Submitted by Matthew on 3 May, 2017 - 9:27 Author: Rosalind Robson

If the opinion polls are correct, Labour is solidly ahead of the Tories among potential voters under 40 years old. Among women under 40, 42 per cent favour Labour, against 27 per cent for the Tories. Unfortunately, these same people are less likely to vote. What’s going on?

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Industrial news in briefMatthewWed, 03/05/2017 - 09:22

RMT members on Northern rail struck again on 28 April. The strike was every bit as solid as the previous two days’ action, reducing the company’s service to 40% of its usual level, with scab labour being provided by managers.

The union is yet to announce its next move. It will need to think carefully about what to do next, taking into account the various different situations at different Train Operating Companies around the country.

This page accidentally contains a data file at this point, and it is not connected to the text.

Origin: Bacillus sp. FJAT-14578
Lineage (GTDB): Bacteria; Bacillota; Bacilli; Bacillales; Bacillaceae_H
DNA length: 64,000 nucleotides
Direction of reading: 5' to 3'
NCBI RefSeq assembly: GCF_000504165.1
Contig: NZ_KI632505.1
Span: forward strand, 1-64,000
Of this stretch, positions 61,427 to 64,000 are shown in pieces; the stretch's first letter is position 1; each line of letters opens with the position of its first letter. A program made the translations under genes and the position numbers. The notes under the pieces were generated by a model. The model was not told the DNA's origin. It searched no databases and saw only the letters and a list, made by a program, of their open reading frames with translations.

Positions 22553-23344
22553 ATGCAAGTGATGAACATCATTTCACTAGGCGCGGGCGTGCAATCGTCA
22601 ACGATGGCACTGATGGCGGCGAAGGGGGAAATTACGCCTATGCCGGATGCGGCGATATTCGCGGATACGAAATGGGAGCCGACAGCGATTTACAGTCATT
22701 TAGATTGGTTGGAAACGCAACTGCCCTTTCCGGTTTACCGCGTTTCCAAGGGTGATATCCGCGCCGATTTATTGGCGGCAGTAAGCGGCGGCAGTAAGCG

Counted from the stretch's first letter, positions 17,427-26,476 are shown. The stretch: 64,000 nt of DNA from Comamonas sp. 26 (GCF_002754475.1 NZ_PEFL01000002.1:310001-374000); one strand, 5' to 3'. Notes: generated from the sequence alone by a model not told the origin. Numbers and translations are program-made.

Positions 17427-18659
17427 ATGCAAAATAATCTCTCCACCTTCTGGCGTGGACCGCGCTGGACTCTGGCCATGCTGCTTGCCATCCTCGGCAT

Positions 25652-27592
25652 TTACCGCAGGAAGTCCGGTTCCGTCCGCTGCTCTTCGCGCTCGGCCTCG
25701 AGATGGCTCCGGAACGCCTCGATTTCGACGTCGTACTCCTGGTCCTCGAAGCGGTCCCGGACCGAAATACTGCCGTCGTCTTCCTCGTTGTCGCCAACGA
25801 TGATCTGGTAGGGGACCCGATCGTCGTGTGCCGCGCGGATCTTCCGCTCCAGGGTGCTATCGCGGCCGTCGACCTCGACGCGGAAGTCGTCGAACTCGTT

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McDonald’s scraps zero-hour contracts: next stop, £10 an hour and a union!

Submitted by Matthew on 3 May, 2017 - 9:09

Fast food giant McDonald’s recently announced it will scrap zero-hours contracts for its workers in the UK. Solidarity spoke to Gareth Lane, an organiser for the Bakers, Food, and Allied Workers Union (BFAWU), about this move, and his union’s ongoing efforts to organise fast food workers.

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The Front National and fascism

Submitted by Matthew on 3 May, 2017 - 9:00 Author: Martin Thomas